“He clearly had a passion for his work, coupled with wonderful knowledge and experience that comes with years in the field. However, what made him truly special was his love of people. Some of his shots that I love most captured not just locations or events but the people enjoying them. Any skilled photographer can take a beautiful shot of our windmill or flowers, but Mike had a knack for catching wonderful personal moments that are what makes our park truly memorable — smiling and laughing kids, staff and guests interacting, or visitors in awe of natural or historic settings.
“On a personal level, I'll miss running into Mike at an event in the community and finding an email a few days later with a great shot of my family enjoying the day. There are many people in the community who treasure photos Mike shot — and shared — that captured beautiful moments. It was great that, beyond capturing events, Mike knew the people involved and cared about them as well.”
Windmill Island Gardens Development Manager
"I remember Mike for his kindness and generosity, his ability to understand the use of lighting in his photos, and his willingness to share his love and gift of photography with others. He did a wonderful job leading the special photo tour/session at Tulip Time, usually held early morning or after hours to get shots without all the tourists and to take full advantage of the unique lighting available at that time. He was thoughtful and patient, and always had a smile."
Author, De Zwaan: The True Story of America's Authentic Dutch Windmill
“Mike’s goal as a volunteer for Ottawa County Parks & Recreation was to visit and photograph every park in every season to share images with us for promotion of our parks. Anyone with photography experience can appreciate the sheer number of hours he spent — not only shooting photos, but also editing, organizing, uploading, and labeling. In addition to the contribution of his time and work, he was also an amazing ambassador. If you happened upon him out and about, he always had (at least) three cameras/bags. Even with the heavy load, he always carried an extra bag full of parks brochures to hand out to visitors. What's incredible is we were not the only organization he supported. His contributions as a volunteer are truly inspiring." (Here is his full collection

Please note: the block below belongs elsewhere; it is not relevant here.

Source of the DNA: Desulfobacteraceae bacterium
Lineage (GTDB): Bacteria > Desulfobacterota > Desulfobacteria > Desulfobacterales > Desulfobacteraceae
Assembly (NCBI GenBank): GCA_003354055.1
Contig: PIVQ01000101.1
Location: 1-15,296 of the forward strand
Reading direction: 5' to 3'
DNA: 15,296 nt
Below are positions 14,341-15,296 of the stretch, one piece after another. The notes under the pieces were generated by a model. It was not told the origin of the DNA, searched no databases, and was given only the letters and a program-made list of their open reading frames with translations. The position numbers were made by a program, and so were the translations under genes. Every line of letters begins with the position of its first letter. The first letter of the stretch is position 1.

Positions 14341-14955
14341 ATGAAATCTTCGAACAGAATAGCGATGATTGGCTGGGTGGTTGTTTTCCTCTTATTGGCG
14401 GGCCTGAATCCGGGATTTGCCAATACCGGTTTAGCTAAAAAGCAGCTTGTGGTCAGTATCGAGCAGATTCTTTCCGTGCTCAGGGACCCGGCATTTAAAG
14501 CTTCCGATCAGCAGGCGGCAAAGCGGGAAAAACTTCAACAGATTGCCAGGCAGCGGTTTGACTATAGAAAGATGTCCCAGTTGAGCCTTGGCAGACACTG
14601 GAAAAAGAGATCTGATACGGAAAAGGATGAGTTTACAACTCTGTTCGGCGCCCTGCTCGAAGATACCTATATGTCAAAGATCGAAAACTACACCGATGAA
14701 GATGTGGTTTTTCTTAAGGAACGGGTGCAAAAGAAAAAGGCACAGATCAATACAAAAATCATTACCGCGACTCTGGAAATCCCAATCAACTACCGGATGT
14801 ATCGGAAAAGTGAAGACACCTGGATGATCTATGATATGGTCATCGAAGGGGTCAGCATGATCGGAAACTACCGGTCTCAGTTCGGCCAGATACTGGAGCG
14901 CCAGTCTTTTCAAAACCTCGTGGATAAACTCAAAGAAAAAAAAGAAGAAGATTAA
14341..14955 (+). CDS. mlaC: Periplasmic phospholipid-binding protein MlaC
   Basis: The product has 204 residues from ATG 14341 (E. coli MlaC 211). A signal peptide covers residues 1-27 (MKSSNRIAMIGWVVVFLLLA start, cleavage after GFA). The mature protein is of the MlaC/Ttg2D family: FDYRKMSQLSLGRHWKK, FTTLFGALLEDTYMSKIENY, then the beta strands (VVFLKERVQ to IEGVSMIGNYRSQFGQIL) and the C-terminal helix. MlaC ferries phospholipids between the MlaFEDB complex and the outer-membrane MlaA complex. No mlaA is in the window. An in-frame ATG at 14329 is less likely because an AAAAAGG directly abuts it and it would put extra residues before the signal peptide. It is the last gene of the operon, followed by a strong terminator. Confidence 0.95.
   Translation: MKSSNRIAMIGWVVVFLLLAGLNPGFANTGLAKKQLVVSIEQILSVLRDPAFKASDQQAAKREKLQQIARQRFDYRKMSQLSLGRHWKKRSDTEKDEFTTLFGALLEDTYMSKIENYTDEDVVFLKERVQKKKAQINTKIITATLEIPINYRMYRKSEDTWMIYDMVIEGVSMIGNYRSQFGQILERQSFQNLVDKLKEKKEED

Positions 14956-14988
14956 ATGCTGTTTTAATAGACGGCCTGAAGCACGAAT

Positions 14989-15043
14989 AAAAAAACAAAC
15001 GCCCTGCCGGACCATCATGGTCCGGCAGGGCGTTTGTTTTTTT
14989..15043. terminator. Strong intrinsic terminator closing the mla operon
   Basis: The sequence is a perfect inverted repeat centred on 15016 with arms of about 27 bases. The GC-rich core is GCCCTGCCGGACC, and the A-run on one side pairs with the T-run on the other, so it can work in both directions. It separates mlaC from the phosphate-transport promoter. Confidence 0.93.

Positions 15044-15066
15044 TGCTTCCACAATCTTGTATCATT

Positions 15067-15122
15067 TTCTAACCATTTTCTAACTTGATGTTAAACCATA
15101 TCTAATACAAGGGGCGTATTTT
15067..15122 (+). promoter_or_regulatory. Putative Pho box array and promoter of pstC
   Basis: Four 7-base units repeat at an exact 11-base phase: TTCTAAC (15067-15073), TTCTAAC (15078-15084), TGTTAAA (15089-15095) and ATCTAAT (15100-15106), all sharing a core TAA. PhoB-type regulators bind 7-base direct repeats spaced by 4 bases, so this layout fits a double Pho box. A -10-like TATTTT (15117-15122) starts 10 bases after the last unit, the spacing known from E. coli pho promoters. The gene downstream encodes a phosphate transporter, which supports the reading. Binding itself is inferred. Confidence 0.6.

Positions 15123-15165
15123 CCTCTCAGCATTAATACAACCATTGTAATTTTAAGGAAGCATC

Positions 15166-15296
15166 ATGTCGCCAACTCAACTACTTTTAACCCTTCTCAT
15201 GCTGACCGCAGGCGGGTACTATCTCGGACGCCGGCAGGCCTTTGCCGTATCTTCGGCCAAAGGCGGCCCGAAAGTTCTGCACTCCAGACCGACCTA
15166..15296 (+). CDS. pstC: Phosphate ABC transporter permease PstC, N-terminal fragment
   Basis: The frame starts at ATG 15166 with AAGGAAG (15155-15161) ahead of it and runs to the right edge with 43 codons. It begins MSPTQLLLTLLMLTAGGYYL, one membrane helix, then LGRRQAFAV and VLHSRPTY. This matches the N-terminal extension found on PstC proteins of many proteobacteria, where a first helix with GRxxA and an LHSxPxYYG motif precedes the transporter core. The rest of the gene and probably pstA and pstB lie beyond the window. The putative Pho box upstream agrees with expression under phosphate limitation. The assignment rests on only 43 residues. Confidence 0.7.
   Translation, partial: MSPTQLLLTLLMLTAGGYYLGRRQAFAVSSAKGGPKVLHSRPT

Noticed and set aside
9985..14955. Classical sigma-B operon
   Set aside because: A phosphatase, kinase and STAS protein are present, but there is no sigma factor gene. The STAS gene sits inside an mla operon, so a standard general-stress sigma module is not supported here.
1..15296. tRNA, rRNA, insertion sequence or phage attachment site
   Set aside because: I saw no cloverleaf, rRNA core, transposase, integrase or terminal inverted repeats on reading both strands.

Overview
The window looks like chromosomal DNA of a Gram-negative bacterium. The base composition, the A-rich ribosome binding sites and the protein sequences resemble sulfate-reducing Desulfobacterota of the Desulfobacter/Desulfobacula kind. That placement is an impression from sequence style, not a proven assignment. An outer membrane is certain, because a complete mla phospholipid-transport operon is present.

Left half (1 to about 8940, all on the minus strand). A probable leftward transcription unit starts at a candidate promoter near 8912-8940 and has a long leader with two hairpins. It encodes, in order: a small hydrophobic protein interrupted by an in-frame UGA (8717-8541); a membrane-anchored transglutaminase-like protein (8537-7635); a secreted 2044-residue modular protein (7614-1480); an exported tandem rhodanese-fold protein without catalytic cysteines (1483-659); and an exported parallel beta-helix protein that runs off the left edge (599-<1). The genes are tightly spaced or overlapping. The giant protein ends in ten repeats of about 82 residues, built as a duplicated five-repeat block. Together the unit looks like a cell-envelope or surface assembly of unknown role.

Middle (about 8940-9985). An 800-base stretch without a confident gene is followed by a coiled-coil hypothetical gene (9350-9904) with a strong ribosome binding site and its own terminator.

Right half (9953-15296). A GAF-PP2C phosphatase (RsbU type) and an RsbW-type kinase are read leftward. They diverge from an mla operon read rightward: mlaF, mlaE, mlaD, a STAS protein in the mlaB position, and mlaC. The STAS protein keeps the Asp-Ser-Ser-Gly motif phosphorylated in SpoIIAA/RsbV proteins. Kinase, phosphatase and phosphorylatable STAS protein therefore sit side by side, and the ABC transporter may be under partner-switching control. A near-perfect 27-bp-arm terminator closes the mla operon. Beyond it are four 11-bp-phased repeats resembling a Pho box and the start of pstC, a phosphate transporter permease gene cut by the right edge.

of park photos.)
Communication Specialist, Ottawa County Parks
“Mike Lozon was a longtime Chamber member and active volunteer. As a small business owner, he served as chairman of the Chamber’s Small Business Committee and worked on many of our other small business programs, including heading up the selection process for our annual Small Business Person of the Year Award.
“Mike was a terrific journalist and historian — his writing offered behind-the-scenes looks into many local companies and organizations. I especially appreciated his work documenting the history of the Holland Economic Development Corp. (HEDCOR). In his work as a newspaper journalist, Mike’s stories were fair, thorough, and interesting to read. He knew how to get to the heart of the story. Mike was a great man, a wonderful storyteller, and a dedicated member of our community. He will be missed.”
President & CEO of Michigan West Coast Chamber of Commerce
“Even if you didn’t know Mike personally, you’d recognize him at every event. Multiple cameras around his neck, photo credentials dangling from a lanyard. He loved capturing the community in his photography and was generous in sharing his work. Some of our most engaging and admired images came from Mike.”
Executive Director of Holland Area Visitors Bureau
“Mike loved people and he loved telling their history and their stories. He loved Holland, Michigan, and wanted Holland to be the most incredible place to live on this Earth. He cared that farmers had a voice, and one of his main goals for his Holland Farmers Market book was to tell their story. He told the story of why farmers do what they do; why they get up in the middle of the night to go to the farmers market and stand in sometimes not great weather. He also described what we go through to get our produce in the ground and grow it, then pick it, wash it and take it to sell it. He loved that story. He was so good at telling stories. We're so grateful that God gave us the opportunity to meet Mike, and that he could touch our lives and, hopefully, we touched his as well.”
Fortunately, Lozen left a legacy of so many stories. You can find his books at Herrick District Library, and see his collection of The Lakeshore
stories and photo essays below: